While employed at the Graterford Prison in 2003, guard Carol Snyder contracted an infection. She awoke on the morning of December 30, 2003 with facial swelling and went to see her primary health care provider. She was referred to another doctor, who drained the swelling in her face.
Her attorney, Gerald K. Schrom, said Snyder experienced “probably 40 infections” over the next few years, which re-sulted in “40 separate outbreaks” on her skin. She was diagnosed with MRSA by an open wound specialist on June 28, 2005.
That same doctor stated there was “no question in my mind that Ms. Snyder acquired this bacterial strain while work-ing at the prison.” Pennsylvania prison officials, however, were reluctant to accept that conclusion despite the fact that MRSA is a well-known problem in correctional facilities. [See, e.g.: PLN, May 2008, p.12; Dec. 2007, p.1].
In fact, prison officials were in total denial, according to Schrom. They insisted that Snyder did not have MRSA, claiming her facial scarring was due to acne. “And then they were saying, ‘Okay, you have MRSA, but you can work,’” said Schrom.
“She’s brave and she took a stand against the State of Pennsylvania that took the position, at least initially, that she doesn’t have MRSA and if she does she didn’t get it at the prison and if she did get it, she could go back to the prison and work tomorrow,” Schrom stated. “They fought her all along the way.”
The facial scarring suffered by Snyder was so bad that it requires reconstructive surgery estimated to cost $100,000. The experience left her afraid to go out in public, as people were repulsed by her appearance.
“When we were going to our very first hearing ... the defense counsel stepped back and he wouldn’t even touch her with his gloves,” said Schrom. “So she walks around often with gloves and goes out at night. She’s had a complete change of lifestyle.”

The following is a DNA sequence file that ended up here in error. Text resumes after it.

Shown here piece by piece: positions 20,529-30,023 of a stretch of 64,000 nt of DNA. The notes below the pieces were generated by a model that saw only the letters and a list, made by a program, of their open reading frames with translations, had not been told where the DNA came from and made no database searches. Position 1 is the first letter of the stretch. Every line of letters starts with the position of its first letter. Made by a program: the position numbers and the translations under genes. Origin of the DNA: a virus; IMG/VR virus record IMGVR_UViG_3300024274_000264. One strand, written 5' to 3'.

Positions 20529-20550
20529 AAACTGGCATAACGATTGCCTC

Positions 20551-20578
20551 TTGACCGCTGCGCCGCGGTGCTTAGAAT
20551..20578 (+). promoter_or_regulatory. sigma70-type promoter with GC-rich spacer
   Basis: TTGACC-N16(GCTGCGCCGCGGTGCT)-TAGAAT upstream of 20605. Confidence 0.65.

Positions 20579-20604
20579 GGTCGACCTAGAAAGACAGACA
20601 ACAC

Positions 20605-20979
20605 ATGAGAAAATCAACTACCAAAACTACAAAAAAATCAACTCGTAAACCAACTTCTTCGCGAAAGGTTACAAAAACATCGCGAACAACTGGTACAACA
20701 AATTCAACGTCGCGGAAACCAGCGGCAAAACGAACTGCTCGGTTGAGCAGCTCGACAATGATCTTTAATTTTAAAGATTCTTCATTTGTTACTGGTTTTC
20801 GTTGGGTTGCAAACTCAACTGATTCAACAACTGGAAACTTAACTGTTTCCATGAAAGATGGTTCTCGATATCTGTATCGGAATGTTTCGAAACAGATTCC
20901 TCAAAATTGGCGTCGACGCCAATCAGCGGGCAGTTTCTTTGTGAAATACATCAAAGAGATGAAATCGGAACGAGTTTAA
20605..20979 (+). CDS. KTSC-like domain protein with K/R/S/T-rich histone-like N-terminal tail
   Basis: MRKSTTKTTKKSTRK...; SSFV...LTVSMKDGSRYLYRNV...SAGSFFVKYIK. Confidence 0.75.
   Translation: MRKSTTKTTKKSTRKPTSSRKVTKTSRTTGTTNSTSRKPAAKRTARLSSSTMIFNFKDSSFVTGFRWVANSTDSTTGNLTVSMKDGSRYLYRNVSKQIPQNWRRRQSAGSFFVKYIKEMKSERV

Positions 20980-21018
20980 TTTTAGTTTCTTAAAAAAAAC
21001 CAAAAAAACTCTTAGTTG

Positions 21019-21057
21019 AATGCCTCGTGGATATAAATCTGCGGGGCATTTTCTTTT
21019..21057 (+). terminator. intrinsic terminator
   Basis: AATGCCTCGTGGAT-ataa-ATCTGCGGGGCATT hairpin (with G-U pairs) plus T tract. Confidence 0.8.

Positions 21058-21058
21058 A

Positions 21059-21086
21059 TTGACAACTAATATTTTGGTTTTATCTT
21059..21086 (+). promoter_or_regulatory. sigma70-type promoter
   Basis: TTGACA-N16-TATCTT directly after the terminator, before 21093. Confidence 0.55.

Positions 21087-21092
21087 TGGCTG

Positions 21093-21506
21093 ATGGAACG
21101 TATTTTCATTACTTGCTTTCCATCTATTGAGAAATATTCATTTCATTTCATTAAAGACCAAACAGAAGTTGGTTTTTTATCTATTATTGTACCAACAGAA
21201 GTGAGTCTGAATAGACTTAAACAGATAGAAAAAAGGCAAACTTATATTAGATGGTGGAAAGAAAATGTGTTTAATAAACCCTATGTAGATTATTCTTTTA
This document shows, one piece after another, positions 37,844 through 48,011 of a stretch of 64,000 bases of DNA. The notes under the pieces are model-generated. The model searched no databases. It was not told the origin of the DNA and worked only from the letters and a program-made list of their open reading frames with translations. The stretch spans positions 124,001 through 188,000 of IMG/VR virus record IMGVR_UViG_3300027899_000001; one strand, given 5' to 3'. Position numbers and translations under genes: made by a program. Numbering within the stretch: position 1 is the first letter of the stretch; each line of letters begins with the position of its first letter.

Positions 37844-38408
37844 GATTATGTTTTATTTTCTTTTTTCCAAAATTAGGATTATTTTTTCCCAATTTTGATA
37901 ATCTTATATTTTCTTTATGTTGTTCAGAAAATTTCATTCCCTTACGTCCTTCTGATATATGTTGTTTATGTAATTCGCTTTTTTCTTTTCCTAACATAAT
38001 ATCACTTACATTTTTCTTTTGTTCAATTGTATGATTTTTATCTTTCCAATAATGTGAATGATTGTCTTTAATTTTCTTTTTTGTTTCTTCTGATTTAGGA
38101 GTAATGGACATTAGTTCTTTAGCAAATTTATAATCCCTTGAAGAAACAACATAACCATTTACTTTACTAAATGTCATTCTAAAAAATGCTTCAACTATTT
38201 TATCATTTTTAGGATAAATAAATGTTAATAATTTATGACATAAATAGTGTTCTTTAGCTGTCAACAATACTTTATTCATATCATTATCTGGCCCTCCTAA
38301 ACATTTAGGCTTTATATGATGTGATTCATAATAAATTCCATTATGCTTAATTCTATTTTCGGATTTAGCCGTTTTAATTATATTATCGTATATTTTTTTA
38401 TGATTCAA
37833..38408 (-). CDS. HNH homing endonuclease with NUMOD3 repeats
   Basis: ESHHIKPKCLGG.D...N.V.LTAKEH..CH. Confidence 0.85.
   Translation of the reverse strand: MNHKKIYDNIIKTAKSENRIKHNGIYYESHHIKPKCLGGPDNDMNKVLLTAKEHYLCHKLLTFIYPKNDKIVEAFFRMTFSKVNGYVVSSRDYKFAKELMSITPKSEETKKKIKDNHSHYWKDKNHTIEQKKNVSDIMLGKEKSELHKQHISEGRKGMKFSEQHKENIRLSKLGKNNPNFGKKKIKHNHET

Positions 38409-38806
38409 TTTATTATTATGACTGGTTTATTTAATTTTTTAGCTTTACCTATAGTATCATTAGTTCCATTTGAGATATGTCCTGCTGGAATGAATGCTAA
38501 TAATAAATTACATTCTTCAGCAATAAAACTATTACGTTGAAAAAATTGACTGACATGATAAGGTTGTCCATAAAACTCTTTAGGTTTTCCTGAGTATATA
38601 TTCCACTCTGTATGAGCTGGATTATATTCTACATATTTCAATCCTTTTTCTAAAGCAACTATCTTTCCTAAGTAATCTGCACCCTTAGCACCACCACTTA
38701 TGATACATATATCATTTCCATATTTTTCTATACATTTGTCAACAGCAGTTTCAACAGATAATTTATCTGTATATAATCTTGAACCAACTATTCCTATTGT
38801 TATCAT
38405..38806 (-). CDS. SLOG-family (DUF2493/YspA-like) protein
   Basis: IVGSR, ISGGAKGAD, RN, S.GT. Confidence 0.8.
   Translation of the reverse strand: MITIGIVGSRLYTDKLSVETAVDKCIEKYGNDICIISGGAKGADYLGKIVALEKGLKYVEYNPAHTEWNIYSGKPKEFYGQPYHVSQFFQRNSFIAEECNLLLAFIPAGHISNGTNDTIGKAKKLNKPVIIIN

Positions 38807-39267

While Snyder tried to put her life back together, prison officials still refused to admit to a MRSA problem. Jennifer Daneker, a public information officer for Graterford Prison, insisted the facility was clean and “all of the institutions in Penn-sylvania are accredited by the ACA.” Which, of course, has little to do with whether there are MRSA outbreaks at state prisons.
Snyder’s workers’ compensation claim settled for $226,000 on December 8, 2008. See: Penn. Dept. of Labor & Indus-try, Bureau of Workers’ Compensation, Claim No. 3100315 (Bureau No. 219295).
PLN has previously reported on rampant MRSA infections in prisons and jails nationwide, and specifically on MRSA problems in Pennsylvania county prisons. [See: PLN, Feb. 2009, p.48; July 2005, p.20].
Sources: www.pottsmerc.com, www.nbcphiladelphia.com
As a digital subscriber to Prison Legal News, you can access full text and downloads for this and other premium content.
Already a subscriber? Login
Related legal case
Penn. Dept. of Labor & Industry, Bureau of Workers’ Compensation
|Cite||Claim No. 3100315 (Bureau No. 219295)|